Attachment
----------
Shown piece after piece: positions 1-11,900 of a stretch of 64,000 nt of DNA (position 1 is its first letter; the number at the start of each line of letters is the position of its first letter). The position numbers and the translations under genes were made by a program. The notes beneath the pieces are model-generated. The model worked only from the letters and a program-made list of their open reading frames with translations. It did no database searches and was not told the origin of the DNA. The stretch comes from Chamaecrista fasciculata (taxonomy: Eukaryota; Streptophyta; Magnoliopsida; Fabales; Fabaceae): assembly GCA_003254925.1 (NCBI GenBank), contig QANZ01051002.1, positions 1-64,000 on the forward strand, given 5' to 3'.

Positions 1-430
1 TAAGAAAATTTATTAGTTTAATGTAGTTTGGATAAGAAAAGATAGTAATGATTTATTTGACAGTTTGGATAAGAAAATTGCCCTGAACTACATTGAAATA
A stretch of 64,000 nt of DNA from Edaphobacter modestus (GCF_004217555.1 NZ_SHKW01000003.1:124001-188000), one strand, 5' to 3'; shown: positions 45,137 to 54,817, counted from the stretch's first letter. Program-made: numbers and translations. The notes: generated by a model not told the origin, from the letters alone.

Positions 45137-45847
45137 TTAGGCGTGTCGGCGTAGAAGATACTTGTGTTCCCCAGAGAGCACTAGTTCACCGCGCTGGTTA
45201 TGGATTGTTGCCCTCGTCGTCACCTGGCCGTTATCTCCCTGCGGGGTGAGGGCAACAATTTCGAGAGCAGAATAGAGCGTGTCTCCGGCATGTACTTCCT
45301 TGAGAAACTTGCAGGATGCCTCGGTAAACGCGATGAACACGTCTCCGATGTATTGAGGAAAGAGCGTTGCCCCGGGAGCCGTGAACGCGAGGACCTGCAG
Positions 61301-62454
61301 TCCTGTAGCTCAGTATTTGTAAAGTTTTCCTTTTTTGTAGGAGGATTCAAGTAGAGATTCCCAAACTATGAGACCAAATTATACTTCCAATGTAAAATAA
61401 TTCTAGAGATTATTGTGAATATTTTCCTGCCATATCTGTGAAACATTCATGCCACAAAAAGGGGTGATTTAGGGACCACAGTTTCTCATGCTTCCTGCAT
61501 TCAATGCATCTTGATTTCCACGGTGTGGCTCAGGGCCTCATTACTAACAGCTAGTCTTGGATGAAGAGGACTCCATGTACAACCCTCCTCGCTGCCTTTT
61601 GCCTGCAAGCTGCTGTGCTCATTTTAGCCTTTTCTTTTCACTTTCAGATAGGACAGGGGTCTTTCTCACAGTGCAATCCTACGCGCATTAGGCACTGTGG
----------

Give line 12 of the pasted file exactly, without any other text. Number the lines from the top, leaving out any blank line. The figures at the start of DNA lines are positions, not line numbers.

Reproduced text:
61501 TCAATGCATCTTGATTTCCACGGTGTGGCTCAGGGCCTCATTACTAACAGCTAGTCTTGGATGAAGAGGACTCCATGTACAACCCTCCTCGCTGCCTTTT